Posted on June 1, 2009 ·
Omar Edwards, of Booklyn, was a 2-year rookie cop to the NYPD. Newly married in April with two kids, he was set to begin a life that many of his family and friends say he dreamed of: “When he was a small boy, he would go over to the 71st Precinct just to be around the police… He fell in love with the NYPD from the very beginning — all his life he loved the police” his mother said. Like any other mother, or any other family for that matter, they had understandable worries about his career choice. More than anyone, his mother worried about losing her son to a criminal.
The saddest part of it all may be that he wasn’t taken away from her by a criminal, but by another police officer
In East Harlem, Officer Edwards was given the opportunity to leave duty earlier than expected on Thursday night, May 28th. To make a long story short, he left the police station around 10pm to find a man, Miguel Santiago, stealing a GPS from his car. In pursuit of the man, Edwards was in his civilian clothes, but had his badge and his gun still on him.
During this on-foot-chase, he ran past three other unmarked officers. Amongst these three, Officer Andrew Dunton, allegedly screamed out the Edwards, mistaking him for an armed criminal. As the story goes, Edwards turned around with his gun still in hand, and Officer Dunton shot at his fellow officer five times, four times in the arm, once in the chest.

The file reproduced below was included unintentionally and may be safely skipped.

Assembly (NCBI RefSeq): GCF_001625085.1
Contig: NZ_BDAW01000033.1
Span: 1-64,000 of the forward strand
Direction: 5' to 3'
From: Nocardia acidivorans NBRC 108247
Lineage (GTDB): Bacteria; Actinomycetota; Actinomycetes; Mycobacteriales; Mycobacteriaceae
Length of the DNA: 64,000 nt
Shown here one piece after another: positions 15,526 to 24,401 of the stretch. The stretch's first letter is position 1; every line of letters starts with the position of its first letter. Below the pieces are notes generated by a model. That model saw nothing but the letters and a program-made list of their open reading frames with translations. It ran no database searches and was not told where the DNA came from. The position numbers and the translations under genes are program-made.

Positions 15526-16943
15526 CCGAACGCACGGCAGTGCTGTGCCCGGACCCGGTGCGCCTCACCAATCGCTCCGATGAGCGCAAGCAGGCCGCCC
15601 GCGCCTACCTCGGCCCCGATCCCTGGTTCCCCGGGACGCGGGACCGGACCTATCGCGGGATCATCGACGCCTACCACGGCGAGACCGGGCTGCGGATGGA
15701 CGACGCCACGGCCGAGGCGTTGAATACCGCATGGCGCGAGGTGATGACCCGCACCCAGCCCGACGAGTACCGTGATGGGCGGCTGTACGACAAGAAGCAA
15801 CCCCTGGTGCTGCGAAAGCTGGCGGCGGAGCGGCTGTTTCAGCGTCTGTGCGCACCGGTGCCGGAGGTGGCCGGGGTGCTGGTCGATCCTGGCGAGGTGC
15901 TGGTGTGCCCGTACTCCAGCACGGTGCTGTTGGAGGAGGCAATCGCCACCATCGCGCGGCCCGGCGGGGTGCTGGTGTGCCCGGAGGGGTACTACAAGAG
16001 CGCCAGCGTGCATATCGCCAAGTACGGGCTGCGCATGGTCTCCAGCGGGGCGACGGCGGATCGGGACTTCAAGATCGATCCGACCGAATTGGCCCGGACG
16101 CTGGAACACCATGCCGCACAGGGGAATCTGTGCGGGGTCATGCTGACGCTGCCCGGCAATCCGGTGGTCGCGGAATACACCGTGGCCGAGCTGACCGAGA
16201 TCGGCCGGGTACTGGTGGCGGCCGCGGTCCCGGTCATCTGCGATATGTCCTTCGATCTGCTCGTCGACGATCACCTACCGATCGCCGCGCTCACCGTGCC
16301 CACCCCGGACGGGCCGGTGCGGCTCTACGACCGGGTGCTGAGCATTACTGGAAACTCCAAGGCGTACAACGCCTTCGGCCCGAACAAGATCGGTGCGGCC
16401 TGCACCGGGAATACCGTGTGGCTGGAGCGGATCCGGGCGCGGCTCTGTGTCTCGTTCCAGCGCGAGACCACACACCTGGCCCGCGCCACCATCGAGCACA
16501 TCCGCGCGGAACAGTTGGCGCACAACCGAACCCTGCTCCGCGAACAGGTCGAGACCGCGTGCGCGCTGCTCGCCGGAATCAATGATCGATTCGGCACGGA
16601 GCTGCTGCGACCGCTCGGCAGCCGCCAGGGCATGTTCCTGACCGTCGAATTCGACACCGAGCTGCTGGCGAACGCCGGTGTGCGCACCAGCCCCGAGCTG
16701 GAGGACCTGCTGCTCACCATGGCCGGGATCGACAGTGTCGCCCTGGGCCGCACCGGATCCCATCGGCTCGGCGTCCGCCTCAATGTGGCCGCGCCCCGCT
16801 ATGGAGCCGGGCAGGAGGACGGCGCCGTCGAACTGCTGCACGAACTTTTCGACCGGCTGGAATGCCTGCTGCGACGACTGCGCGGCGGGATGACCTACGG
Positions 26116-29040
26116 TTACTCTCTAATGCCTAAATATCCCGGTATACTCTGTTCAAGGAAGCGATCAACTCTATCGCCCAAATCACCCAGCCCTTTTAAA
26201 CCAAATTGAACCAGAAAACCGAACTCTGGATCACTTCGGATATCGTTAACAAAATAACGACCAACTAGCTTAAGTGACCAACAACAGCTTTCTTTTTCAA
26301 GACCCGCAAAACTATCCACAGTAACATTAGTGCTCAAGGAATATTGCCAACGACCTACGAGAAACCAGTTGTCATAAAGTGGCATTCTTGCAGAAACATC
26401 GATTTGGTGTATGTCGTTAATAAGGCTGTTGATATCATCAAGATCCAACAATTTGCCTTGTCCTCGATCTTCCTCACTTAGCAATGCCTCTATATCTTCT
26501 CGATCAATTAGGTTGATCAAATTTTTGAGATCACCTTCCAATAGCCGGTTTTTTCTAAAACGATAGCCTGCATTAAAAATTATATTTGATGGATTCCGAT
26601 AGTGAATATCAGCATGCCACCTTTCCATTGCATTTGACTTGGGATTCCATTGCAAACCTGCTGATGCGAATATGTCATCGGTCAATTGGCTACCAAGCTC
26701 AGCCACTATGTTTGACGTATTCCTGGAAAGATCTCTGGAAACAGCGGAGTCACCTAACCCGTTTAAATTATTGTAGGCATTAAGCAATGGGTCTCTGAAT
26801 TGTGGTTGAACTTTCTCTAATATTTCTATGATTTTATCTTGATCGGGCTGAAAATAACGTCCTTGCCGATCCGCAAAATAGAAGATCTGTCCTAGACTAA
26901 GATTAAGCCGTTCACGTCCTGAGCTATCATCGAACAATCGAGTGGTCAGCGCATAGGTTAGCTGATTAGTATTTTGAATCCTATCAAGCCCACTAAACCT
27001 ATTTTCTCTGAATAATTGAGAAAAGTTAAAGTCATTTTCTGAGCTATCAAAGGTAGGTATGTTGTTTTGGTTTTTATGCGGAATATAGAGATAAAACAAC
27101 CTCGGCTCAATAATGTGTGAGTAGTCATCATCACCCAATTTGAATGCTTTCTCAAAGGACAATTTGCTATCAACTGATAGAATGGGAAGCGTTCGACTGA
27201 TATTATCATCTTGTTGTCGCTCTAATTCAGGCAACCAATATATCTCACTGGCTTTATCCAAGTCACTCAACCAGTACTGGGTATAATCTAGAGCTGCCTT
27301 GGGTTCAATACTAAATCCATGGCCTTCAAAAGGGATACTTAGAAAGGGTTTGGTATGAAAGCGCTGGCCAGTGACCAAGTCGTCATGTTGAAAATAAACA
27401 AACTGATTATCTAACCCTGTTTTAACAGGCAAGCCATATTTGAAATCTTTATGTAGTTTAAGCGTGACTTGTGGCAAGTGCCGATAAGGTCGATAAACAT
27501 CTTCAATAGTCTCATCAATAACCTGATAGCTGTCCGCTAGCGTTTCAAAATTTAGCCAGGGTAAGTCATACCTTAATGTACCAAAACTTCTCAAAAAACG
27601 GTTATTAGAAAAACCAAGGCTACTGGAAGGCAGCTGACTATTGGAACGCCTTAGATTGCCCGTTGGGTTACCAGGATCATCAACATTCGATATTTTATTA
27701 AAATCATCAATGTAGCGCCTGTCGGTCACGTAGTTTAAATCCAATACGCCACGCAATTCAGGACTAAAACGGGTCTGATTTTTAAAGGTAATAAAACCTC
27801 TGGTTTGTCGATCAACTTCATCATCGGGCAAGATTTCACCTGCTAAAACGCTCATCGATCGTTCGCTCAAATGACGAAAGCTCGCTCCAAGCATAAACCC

Upon his arrest of Edwards, it was discovered that he was a cop when responding rescue cues cut his shirt open to see his Police Academy shirt, and found his police badge in his pocket.
Many issues surround this case from the possibility of race discrimination- Edwards was black, Dunton white; there are police procedures that are up for discussion such as what interaction should have taken place between the two civilian-clothed officers, what did and what didn’t, especially since there were two other unmarked officers on duty and the only one that fired was Dunton. It was said that Officer Dunton “is heartbroken, distraught and upset. He sent his condolences [to Edwards’ family] saying how sorry he was. He’s devastated because he left behind a family without a father.” I do believe that all of the procedures that were supposed to have taken place in reference to Dunton as an unmarked police officer deciding to shoot, did not, and though I believe this was not a full-blown racist issue, I do believe whole-heartedly that had Edwards been a white man, Dunton would have paused long enough to have a dialogue with the officer. He may be remorseful and possibly feeling more guilt than I could imagine, he should pay for the crime he committed long enough to contemplate this reality that many of black families face, and black officers fear.
For an extended account of this story, http://www.nytimes.com/2009/05/30/nyregion/30officers.html?pagewanted=1&_r=1
My condolences go out to Omar Edwards’ friends and family.
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